Woodbridge Travel Blog› entry 74 of 108 › view all entries
Susan had heard on the radio about an historical exhibit on the Underground Railroad that would take place at Leesylvania State Park over the weekend. That sounded like a made-for-Saturday mini-road trip outing. (The "Underground Railroad" was a loose system of safe houses and couriers that led escaping slaves from the Southern states to Canada, where they could not be repatriated.)
Leesylvania State Park is located on the far side of Woodbridge, in neighboring Prince William County. It's a new park that opened in 1992. We had not been there before and, reading in advance about the history of the area, we knew it was a location we wanted to visit.
And so, we followed Richmond Highway (U.S. Highway 1) down through Lorton, across the Occoquan River into Prince William County, and on down through Woodbridge, VA. Route 1 through Woodbridge is a crazy quilt of strip shopping centers, fast food, ethnic food (especially pupuserías), billboards, car dealerships, and auto care shops. It has its own vibrancy. Everything is in constant motion! The surroundings become more settled and suburban around Neabsco Creek.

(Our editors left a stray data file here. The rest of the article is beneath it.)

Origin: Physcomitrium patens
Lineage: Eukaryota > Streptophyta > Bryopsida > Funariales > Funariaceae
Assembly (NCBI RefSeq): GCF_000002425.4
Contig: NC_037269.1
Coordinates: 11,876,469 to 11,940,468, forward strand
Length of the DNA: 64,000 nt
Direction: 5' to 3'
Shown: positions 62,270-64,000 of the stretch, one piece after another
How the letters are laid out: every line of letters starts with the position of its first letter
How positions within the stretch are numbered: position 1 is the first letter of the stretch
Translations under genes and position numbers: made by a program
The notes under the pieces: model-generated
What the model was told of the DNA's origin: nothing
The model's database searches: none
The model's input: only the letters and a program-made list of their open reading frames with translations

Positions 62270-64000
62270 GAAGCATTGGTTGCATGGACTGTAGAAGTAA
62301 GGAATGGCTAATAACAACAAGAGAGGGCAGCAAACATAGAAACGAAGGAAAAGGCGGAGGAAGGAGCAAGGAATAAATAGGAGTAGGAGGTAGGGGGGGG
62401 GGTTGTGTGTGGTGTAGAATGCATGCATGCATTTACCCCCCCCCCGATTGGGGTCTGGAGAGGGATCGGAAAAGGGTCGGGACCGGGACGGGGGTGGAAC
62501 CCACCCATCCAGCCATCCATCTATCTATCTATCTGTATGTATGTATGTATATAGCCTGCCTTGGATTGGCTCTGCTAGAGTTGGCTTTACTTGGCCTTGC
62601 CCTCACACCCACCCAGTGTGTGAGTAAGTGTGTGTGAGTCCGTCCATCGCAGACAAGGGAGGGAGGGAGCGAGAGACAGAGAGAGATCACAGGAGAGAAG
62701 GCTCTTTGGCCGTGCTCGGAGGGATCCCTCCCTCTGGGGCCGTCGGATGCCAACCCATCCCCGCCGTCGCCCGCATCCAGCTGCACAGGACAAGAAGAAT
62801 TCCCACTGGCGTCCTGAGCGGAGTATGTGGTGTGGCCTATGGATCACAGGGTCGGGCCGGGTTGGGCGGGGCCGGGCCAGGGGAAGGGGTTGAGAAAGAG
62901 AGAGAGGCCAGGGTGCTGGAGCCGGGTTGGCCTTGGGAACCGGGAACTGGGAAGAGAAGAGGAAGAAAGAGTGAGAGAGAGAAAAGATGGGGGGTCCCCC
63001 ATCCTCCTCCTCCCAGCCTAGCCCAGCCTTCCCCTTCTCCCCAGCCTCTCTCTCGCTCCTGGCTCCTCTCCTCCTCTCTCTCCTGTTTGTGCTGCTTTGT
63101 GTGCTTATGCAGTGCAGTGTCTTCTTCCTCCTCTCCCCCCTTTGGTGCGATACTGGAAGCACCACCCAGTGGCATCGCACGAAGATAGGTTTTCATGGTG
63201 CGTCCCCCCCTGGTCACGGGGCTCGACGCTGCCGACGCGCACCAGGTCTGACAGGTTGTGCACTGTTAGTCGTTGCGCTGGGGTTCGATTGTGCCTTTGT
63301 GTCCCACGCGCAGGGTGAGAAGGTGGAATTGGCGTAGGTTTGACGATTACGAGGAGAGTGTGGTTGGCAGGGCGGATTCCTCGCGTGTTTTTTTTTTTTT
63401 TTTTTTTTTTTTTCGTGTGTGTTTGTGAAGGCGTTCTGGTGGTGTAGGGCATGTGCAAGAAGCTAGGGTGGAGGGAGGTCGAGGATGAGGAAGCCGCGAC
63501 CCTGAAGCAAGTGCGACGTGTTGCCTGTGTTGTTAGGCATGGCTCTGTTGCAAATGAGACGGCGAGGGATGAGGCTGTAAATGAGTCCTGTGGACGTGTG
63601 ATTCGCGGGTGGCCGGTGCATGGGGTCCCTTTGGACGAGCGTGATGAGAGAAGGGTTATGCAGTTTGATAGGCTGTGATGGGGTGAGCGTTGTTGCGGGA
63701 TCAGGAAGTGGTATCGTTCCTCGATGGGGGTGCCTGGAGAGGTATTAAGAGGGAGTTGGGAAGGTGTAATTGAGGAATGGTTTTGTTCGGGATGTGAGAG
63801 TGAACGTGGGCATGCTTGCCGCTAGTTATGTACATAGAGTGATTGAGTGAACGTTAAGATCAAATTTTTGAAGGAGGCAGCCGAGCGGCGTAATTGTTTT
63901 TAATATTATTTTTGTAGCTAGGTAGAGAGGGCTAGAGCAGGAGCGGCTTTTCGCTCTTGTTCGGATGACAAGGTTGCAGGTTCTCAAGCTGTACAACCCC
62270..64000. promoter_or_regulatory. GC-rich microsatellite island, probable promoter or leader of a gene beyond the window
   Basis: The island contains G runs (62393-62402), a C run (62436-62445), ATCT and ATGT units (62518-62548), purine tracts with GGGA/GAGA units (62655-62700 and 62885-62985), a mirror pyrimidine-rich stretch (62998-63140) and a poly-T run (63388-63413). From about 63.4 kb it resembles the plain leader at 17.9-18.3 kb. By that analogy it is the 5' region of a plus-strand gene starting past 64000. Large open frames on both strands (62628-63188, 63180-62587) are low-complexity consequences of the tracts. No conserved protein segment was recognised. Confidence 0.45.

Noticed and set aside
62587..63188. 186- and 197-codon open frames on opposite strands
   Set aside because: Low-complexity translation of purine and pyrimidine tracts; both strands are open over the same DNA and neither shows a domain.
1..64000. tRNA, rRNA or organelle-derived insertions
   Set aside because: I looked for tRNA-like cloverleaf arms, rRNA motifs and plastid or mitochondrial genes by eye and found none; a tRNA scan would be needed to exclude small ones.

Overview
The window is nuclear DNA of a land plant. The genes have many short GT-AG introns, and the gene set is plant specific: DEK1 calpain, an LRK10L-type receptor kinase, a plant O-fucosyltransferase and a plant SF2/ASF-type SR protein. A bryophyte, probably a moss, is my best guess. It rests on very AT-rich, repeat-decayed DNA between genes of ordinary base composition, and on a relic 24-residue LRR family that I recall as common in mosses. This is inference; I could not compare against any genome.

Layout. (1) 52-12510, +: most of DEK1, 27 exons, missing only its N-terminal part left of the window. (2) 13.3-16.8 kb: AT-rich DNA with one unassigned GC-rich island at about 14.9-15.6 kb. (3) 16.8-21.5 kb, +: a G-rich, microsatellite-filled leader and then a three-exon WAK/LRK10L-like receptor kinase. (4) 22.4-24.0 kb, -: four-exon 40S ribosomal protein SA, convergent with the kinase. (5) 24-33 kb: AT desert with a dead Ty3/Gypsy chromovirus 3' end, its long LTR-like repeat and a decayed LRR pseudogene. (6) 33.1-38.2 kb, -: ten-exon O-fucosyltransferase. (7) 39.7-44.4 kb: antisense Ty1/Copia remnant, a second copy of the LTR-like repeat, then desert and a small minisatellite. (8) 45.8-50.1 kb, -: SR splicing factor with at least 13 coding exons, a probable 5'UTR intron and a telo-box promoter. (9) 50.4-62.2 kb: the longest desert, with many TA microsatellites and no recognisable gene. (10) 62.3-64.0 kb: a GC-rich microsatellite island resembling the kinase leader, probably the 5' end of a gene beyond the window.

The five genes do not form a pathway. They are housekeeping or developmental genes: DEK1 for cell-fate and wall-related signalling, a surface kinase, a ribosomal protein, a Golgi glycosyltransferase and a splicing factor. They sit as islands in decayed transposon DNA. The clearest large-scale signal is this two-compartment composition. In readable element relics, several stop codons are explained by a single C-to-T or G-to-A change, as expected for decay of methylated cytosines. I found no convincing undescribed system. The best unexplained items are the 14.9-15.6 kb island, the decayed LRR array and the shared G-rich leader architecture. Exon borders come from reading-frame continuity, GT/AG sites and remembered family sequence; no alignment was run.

The park entrance road loads across the length of the park to Powell's Creek and then doubles back to the Visitor Center and the recreation areas along the Potomac River. (It's big with boaters on the Potomac and there is a major boat launching area.) The Visitor Center was our initial focus. Inside, there was a wing of museum displays on the Leesylvania area. The exhibits traced the story of the indigenous peoples, English contact in the 16th century, the coming of the Lee family and the Leesylvania Plantation, the Civil War, and the period following the Civil War. Very interesting indeed. More local history I had not known about. OK, now where was that Underground Railroad exhibit? It was in the adjacent wing, typically used for park educational programs.
After our tour through the Visitor Center exhibits, it was time to explore more of the park. Susan and I headed aong the Potomac Trail towards Freestone Point. Saturday was very sunny and temperatures were warming up a bit! The path runs along the Potomac River shoreline.
Susan and I then headed up to beginning of the Lee's Woods historical trail that goes up to the Freestone Point sandstone bluffs and then traces through the forest to the sites of the Lee and the later Fairfax plantation homes. We went up on the bluff to see the extant Civil War eathworks. (Following the Battle of Bull Run in July 1861, the Confederates established four gun empalcements on the bluff to try to blockade ships from reaching Washington, DC.) The 1861 earthworks are plainly visible and the site does offer a commanding view up and down the river.
We decided to save the hike to see the plantation home sites and family cemetery for another day, maybe in the spring. We headed back to Woodbridge for an early barbeque dinner at Dixie Bones.